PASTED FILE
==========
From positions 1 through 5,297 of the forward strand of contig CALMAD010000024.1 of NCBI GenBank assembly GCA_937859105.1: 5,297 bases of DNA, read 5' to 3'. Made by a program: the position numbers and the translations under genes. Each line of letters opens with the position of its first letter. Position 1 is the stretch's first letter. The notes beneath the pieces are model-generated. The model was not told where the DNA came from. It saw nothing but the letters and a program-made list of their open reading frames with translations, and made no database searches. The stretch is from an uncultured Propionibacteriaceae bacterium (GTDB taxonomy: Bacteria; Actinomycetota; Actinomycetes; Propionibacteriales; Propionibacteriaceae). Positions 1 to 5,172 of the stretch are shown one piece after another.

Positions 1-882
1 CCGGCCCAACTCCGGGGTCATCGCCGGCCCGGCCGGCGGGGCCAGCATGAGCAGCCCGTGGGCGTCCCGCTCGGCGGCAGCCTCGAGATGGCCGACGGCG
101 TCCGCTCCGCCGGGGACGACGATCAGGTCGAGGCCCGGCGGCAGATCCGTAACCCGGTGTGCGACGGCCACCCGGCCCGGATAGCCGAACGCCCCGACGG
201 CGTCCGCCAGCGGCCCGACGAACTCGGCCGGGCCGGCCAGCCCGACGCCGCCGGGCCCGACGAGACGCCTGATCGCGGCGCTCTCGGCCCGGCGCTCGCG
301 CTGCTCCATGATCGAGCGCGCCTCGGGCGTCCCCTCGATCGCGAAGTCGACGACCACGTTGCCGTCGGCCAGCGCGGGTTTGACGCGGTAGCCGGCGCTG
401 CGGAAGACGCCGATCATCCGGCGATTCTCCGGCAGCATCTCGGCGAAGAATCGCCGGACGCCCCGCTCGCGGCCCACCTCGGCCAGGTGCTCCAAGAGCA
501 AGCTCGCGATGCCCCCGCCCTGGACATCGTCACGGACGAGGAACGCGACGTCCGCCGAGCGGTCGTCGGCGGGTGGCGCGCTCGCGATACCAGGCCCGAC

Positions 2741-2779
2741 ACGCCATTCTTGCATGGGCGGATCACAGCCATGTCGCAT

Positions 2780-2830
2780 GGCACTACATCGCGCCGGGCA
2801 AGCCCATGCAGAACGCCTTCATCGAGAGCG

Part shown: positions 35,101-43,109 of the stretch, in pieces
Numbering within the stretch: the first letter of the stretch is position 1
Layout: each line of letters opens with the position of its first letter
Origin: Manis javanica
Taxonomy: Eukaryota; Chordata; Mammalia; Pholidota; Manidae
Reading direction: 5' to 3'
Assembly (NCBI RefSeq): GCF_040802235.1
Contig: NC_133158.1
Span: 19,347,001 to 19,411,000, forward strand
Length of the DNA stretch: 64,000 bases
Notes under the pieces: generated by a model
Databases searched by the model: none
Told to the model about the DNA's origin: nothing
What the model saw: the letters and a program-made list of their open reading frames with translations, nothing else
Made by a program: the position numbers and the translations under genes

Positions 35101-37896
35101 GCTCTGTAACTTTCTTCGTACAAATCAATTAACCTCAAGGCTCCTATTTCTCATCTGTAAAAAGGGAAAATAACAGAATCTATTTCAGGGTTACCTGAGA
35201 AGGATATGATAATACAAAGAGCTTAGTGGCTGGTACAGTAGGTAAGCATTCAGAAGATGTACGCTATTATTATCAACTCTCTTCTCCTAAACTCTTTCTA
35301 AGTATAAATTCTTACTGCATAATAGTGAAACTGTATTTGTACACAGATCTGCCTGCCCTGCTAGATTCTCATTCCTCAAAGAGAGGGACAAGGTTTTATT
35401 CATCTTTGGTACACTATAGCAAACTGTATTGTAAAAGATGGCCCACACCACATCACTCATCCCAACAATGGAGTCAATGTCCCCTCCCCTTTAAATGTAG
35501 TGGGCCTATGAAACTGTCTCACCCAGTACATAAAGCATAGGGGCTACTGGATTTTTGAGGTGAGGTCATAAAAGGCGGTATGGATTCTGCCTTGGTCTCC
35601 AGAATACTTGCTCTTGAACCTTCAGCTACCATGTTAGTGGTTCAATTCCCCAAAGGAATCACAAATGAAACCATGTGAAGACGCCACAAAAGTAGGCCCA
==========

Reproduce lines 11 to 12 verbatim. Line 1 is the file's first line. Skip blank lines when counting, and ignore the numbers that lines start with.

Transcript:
Positions 2780-2830
2780 GGCACTACATCGCGCCGGGCA